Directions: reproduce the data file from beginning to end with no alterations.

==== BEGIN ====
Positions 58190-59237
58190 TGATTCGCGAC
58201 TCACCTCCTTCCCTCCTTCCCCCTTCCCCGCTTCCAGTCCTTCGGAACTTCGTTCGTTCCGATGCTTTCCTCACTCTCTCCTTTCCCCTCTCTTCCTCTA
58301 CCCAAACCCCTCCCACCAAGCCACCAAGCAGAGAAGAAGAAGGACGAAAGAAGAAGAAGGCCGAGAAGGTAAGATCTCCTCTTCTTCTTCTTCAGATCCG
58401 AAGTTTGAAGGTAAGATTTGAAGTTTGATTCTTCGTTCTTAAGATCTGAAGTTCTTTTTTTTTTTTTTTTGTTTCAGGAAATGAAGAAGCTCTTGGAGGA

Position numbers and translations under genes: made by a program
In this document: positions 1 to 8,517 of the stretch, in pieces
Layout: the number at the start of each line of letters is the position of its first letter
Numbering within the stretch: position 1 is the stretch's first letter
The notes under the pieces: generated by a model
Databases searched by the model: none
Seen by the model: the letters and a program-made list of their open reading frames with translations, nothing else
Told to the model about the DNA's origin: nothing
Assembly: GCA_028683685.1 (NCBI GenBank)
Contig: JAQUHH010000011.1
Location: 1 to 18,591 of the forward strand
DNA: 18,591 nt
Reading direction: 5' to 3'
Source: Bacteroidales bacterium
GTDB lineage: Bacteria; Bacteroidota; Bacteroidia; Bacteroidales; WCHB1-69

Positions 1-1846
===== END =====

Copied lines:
Positions 58190-59237
58190 TGATTCGCGAC
58201 TCACCTCCTTCCCTCCTTCCCCCTTCCCCGCTTCCAGTCCTTCGGAACTTCGTTCGTTCCGATGCTTTCCTCACTCTCTCCTTTCCCCTCTCTTCCTCTA
58301 CCCAAACCCCTCCCACCAAGCCACCAAGCAGAGAAGAAGAAGGACGAAAGAAGAAGAAGGCCGAGAAGGTAAGATCTCCTCTTCTTCTTCTTCAGATCCG
58401 AAGTTTGAAGGTAAGATTTGAAGTTTGATTCTTCGTTCTTAAGATCTGAAGTTCTTTTTTTTTTTTTTTTGTTTCAGGAAATGAAGAAGCTCTTGGAGGA

Position numbers and translations under genes: made by a program
In this document: positions 1 to 8,517 of the stretch, in pieces
Layout: the number at the start of each line of letters is the position of its first letter
Numbering within the stretch: position 1 is the stretch's first letter
The notes under the pieces: generated by a model
Databases searched by the model: none
Seen by the model: the letters and a program-made list of their open reading frames with translations, nothing else
Told to the model about the DNA's origin: nothing
Assembly: GCA_028683685.1 (NCBI GenBank)
Contig: JAQUHH010000011.1
Location: 1 to 18,591 of the forward strand
DNA: 18,591 nt
Reading direction: 5' to 3'
Source: Bacteroidales bacterium
GTDB lineage: Bacteria; Bacteroidota; Bacteroidia; Bacteroidales; WCHB1-69

Positions 1-1846